The Preschool Development Grant B-5 Survey of Early Childhood Education Data Users was developed to assess the types of data that are currently available and being used to track progress and measure outcomes related to early childhood health, safety, and education across North Carolina. Responses confirm that data is currently being collected in all target areas of the North Carolina Early Childhood Action Plan (ECAP), which outlines a set of ten priorities to change early childhood outcomes.
However, the report highlighted the need for an integrated data system to facilitate data sharing across the wide range of public and private programs that are collecting data. While the state’s Early Childhood Integrated Data System (ECIDS) collects data from DHHS units like Head Start, Child Protective Services, Food & Nutrition Services (SNAP), and Work First, the majority of public and private organizations and agencies are not able to contribute to this data. This often leads to inconsistent data collection methods and standards, duplication of work, and missed opportunities to provide children and families the services they need. Survey respondents expressed enthusiasm about the opportunity to improve the collection and use of early childhood data in the state.
In 2019, our team presented findings and recommendations from the Preschool Development Grant (PDG B-5) Survey of Early Childhood Education Data Users. See the full report and executive summary below. A key recommendation of this report was to ensure that the development of early childhood data systems improvements is “human-centered.” As the North Carolina (NC) Department of Health and Human Services (DHHS) contemplates how to design improvements to early childhood data systems, human-centered design strategies can yield important insights into how to improve the success of new data services provided in early childhood systems.
Using a human-centered design framework as a guide, we developed a process to engage in nine “data design round tables” with stakeholder groups across the state. We selected topics based on focus areas of DHHS identified in the NC Early Childhood Action Plan (ECAP), as well as other topics of special interest to DHHS. Topics included substantive areas such as food insecurity and housing, while others focused on specific populations such as Native and tribal children. More details about the individual round table topics and participants are provided in this report. Each round table yielded insights regarding data design and policy recommendations specific to each topic area. However, we also identified a set of cross-cutting themes, open questions, and next steps that emerged from collective analysis of the data.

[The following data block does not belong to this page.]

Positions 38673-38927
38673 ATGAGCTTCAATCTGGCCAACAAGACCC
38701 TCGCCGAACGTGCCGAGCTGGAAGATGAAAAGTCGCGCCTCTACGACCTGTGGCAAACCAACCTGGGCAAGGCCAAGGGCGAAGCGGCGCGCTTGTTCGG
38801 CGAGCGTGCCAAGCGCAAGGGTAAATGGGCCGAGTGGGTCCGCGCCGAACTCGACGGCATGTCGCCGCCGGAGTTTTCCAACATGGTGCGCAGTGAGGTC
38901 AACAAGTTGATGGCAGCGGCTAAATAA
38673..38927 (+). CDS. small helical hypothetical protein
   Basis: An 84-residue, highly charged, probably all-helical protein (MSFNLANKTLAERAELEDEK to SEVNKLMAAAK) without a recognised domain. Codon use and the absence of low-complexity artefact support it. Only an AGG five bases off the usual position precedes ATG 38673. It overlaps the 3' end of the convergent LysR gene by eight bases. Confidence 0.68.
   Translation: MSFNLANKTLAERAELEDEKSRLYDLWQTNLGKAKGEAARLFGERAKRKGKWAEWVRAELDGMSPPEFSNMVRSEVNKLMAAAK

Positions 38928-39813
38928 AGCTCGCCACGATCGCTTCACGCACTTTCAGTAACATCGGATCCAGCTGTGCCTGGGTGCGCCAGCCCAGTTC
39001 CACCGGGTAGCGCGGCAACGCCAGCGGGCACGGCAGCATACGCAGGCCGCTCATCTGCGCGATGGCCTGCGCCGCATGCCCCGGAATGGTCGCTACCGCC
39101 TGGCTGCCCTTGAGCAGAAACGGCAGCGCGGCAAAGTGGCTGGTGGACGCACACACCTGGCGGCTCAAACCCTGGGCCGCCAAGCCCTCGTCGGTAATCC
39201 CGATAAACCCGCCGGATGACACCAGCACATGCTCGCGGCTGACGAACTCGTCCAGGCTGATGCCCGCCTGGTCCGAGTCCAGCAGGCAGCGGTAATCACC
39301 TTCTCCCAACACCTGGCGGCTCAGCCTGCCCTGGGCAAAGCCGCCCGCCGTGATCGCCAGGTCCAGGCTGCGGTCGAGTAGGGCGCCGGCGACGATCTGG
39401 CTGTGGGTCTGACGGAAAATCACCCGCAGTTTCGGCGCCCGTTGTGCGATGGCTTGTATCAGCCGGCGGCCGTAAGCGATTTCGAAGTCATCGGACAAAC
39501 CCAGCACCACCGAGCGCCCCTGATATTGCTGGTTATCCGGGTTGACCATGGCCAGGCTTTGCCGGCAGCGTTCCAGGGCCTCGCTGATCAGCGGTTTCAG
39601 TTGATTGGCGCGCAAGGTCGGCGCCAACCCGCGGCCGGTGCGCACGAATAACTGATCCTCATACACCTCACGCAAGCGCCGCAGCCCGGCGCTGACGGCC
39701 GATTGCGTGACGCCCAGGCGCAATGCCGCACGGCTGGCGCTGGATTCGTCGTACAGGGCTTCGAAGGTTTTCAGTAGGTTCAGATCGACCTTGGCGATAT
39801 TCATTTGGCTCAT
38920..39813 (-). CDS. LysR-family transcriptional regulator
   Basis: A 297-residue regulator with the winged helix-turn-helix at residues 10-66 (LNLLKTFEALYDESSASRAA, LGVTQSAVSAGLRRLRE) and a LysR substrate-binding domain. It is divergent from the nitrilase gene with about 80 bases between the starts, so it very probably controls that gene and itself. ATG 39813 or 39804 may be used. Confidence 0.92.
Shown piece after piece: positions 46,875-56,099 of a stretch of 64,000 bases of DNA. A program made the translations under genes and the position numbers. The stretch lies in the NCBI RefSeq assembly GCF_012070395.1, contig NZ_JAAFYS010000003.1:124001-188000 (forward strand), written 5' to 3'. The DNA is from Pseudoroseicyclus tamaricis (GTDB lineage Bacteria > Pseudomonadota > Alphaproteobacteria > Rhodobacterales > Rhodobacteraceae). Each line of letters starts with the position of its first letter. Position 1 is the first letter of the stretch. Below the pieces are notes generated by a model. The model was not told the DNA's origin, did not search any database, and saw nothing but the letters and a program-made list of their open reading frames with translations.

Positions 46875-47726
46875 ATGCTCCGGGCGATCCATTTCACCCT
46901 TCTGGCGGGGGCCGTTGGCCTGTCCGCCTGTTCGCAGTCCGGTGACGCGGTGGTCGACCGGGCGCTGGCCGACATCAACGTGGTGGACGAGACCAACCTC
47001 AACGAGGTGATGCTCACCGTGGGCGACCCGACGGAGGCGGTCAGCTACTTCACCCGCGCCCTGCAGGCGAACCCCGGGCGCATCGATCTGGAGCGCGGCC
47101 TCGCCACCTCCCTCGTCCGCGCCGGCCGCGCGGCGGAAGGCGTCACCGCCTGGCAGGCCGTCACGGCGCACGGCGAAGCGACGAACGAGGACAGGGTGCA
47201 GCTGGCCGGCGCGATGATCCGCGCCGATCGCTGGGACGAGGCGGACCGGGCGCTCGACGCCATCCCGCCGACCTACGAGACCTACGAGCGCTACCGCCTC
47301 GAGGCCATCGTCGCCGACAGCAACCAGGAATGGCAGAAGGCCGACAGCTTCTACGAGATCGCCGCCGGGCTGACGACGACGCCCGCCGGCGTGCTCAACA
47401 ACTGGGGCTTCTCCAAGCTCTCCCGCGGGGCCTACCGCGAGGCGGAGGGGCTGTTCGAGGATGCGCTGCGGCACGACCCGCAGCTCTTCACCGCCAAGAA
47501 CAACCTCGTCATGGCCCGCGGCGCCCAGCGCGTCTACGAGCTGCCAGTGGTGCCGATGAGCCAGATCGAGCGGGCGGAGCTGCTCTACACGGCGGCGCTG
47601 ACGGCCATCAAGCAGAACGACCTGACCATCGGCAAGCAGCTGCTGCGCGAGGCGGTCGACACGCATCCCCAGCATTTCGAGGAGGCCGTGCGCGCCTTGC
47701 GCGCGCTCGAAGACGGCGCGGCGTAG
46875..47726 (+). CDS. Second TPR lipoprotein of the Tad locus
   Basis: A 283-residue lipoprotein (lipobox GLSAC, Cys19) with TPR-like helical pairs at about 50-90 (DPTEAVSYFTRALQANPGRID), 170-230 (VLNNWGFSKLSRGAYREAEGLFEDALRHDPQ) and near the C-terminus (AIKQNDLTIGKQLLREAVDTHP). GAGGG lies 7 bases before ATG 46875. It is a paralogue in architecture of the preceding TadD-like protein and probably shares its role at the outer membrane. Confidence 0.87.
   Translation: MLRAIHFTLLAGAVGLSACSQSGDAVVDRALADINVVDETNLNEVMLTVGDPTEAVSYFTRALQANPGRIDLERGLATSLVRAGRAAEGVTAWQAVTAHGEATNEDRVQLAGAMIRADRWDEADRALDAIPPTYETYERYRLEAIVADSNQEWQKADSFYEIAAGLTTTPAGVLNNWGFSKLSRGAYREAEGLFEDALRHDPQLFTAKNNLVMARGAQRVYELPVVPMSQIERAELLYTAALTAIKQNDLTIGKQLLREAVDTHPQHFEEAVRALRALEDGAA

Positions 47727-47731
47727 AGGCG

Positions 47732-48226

This survey was funded by the Preschool Development Grant B-5 (PDG B-5). It was led by Dr. Paul Lanier at the Jordan Institute for Families at the UNC School of Social Work and Katherine Bryant, program coordinator for the UNC Center for Maternal and Infant Health, with support from Elizabeth Nicholls, a graduate student at the School of Social Work. The evaluation team partnered with the Carolina Survey Research Laboratory (CSRL) in the Department of Biostatistics at the UNC Gillings School of Public Health. An electronic survey was distributed to a key stakeholder contact list developed with support from PDG B-5 partners; a universal survey link was then shared on social media channels for the UNC School of Social Work and NC DHHS and through fliers at the 2019 NC Summit on Child Health at Duke University.
Click here to the 2019 Final Report on Data Users.
Click here to read the Executive Summary of the Final Report
Click here to read the 2020 Data User Roundtable Report.
To learn more, please email Paul Lanier (email@example.com) or Katherine Bryant (Katherine_Bryant@med.unc.edu) at the Jordan Institute for Families in the School of Social Work at the University of North Carolina at Chapel Hill.
The project described was supported by the Preschool Development Grant Birth through Five Initiative (PDG B-5), Grant Number 90TP0046-01-00, from the Office of Child Care, Administration for Children and Families, U.S. Department of Health and Human Services. Its contents are solely the responsibility of the authors and do not necessarily represent the official views of the Office of Child Care, the Administration for Children and Families, or the U.S. Department of Health and Human Services.